Baby gorillas to be airlifted

Nine baby gorillas from Rwanda and Goma in the Democratic Republic of Congo (DRC), will be airlifted by MONUC peacekeepers to a permanent sanctuary in Kasugho, near the Tayna Nature Reserve in North Kivu.
The Gorilla twins.
The Gorilla twins.

Nine baby gorillas from Rwanda and Goma in the Democratic Republic of Congo (DRC), will be airlifted by MONUC peacekeepers to a permanent sanctuary in Kasugho, near the Tayna Nature Reserve in North Kivu.

This follows a request from the Congolese Institute for Nature Conservation (ICCN) and the Diane Fossey Gorilla Fund.

According to MONUC website, the three baby gorillas from Goma and six adolescent ones from Rwanda, will be lifted in MONUC helicopters in late April and mid May respectively.

“MONUC is a peacekeeping mission and is not normally associated with saving the ecosystem. But we have decided to do something a bit unusual: we have agreed to help the Congolese Institute for Nature Conservation (ICCN) and the Diane Fossey Gorilla Fund by transporting orphaned gorillas by helicopter,” Alan Doss, Head of Peacekeeping Mission, and UN Special Representative in the DRC said while officiating at the Alexander Abraham Conservation Awards Ceremony held in Kinshasa.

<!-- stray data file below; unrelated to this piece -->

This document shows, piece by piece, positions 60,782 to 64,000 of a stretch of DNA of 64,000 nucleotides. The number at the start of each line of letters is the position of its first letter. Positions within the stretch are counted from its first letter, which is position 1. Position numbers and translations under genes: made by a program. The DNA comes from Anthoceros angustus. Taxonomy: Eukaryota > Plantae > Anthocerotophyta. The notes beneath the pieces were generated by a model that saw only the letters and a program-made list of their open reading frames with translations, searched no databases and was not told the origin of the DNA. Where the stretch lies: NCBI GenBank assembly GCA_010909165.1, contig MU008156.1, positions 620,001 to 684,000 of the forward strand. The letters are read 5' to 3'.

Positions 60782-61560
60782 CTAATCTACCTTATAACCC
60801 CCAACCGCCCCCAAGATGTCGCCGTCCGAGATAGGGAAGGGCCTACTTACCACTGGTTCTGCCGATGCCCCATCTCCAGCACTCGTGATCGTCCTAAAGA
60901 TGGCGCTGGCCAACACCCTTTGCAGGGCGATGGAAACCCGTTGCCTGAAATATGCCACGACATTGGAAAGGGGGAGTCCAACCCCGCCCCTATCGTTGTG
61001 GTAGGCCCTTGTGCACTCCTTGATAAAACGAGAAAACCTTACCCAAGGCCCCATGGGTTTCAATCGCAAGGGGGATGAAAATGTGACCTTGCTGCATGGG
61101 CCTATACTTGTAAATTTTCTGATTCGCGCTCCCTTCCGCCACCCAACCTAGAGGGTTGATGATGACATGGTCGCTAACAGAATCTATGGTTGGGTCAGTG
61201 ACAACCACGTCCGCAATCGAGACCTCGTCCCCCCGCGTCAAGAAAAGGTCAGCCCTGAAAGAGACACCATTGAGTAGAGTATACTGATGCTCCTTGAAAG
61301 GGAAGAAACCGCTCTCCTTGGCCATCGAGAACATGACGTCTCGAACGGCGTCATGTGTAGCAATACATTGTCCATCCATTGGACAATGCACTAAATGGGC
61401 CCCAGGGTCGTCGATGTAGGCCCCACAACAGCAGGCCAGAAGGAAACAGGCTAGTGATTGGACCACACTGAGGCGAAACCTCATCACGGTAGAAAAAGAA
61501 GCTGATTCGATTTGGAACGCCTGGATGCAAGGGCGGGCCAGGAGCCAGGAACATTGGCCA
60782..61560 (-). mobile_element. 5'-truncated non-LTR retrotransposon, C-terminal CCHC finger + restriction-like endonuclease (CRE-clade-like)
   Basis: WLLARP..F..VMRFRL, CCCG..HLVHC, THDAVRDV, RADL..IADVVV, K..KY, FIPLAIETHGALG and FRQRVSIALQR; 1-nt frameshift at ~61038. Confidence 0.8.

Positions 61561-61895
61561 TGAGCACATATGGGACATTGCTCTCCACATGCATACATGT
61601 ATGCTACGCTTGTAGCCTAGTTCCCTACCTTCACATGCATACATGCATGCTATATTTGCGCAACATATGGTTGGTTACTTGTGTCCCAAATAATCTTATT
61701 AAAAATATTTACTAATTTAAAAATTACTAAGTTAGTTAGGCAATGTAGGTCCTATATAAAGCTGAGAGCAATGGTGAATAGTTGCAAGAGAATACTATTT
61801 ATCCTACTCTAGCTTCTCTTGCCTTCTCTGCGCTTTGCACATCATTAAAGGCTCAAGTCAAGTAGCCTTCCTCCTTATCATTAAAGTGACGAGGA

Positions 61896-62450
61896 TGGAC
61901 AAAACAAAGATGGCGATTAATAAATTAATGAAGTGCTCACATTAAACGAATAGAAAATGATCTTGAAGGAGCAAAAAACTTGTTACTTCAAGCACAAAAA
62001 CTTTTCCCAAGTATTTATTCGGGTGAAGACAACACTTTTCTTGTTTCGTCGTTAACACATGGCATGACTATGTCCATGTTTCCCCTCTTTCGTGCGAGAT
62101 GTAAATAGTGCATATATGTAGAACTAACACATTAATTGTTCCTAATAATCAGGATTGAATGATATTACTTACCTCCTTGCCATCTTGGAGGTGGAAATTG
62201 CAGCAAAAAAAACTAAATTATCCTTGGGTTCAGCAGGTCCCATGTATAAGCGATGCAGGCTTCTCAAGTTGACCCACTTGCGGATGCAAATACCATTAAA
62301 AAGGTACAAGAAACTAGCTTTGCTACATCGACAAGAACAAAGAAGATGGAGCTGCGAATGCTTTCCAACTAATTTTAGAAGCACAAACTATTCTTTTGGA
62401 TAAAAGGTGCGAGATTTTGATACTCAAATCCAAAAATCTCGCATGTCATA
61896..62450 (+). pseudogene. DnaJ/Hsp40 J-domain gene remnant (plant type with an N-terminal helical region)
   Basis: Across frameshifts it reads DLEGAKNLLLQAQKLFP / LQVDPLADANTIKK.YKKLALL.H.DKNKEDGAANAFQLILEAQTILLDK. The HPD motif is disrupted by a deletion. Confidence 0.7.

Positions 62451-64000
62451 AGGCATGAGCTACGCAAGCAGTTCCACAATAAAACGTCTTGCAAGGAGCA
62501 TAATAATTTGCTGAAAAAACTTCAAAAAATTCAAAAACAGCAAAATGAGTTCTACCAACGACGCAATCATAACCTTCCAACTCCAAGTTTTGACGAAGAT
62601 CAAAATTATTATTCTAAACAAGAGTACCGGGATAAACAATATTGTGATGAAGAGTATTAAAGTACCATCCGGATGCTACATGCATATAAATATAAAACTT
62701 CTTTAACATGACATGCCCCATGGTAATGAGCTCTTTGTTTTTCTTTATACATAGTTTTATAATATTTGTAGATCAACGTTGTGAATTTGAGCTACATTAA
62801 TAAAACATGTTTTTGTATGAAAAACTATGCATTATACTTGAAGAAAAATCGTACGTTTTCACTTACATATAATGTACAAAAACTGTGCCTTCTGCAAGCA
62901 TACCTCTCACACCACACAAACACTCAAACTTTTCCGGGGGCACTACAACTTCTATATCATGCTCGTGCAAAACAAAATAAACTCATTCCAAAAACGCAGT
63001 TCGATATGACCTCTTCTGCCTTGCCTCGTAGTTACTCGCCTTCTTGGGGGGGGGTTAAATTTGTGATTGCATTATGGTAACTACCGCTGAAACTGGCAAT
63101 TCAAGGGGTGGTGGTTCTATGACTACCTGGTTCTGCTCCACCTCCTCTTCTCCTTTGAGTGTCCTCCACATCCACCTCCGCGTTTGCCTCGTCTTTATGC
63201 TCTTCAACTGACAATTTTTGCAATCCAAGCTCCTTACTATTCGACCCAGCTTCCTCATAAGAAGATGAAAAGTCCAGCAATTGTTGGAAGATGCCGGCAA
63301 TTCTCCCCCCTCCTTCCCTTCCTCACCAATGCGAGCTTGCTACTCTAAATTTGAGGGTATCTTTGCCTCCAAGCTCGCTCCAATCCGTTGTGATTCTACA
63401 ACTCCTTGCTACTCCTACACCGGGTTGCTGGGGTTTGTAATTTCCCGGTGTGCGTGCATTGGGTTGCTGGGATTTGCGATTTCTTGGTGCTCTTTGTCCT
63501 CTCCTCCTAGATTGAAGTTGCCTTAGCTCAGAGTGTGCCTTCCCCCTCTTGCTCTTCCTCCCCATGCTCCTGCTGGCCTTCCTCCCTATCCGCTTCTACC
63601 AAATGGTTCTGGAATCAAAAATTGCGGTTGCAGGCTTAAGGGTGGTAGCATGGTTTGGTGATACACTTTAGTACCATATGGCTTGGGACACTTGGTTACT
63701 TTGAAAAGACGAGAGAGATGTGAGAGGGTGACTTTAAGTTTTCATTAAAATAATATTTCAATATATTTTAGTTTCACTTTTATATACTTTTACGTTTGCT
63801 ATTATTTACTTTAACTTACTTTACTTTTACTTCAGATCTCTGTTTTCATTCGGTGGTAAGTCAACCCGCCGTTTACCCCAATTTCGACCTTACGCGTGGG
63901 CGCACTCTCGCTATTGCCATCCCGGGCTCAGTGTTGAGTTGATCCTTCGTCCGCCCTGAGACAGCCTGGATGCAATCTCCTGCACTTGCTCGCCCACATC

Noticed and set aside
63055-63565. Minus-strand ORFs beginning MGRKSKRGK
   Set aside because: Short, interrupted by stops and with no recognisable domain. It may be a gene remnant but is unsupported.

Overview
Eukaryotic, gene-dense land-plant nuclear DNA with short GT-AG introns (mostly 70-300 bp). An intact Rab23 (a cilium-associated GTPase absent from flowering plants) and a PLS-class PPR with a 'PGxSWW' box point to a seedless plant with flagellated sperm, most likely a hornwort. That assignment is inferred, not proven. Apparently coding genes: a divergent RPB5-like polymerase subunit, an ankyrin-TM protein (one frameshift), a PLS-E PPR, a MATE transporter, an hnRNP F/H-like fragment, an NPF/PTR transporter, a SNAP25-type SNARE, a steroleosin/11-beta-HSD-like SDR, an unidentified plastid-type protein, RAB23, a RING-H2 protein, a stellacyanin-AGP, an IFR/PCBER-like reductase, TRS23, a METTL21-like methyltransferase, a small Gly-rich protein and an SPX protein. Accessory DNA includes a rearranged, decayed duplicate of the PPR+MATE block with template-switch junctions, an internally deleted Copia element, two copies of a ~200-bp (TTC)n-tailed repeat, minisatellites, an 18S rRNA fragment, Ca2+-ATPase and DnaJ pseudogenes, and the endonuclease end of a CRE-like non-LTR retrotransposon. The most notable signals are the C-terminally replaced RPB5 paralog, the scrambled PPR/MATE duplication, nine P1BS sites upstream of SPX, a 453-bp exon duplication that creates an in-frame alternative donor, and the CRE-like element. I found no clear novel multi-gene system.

“An environment, in which the State, Non Governmental Organizations and the United Nations can cooperate to give gorillas and other species a better chance of survival, is an environment in which people can also have a better chance of surviving and thriving.”

The gorillas will be accompanied by veterinarians and other helpers. Scientists believe that surface transportation would be too difficult and traumatic for the animals.

“It requires cooperation at many levels that combine the efforts of Governments, non-governmental organizations and international organizations. It requires us to reach across boundaries and do things we would not normally expect to do,” he added.

“Transferring these animals will help replenish the population and will contribute to restoring an ecosystem that has suffered, just as the human population has suffered, from war and violence” Doss said.

Only about 750 Mountain Gorillas and 5,000 Eastern Lowland Gorillas survive in the wild in the DRC, Rwanda and Uganda.

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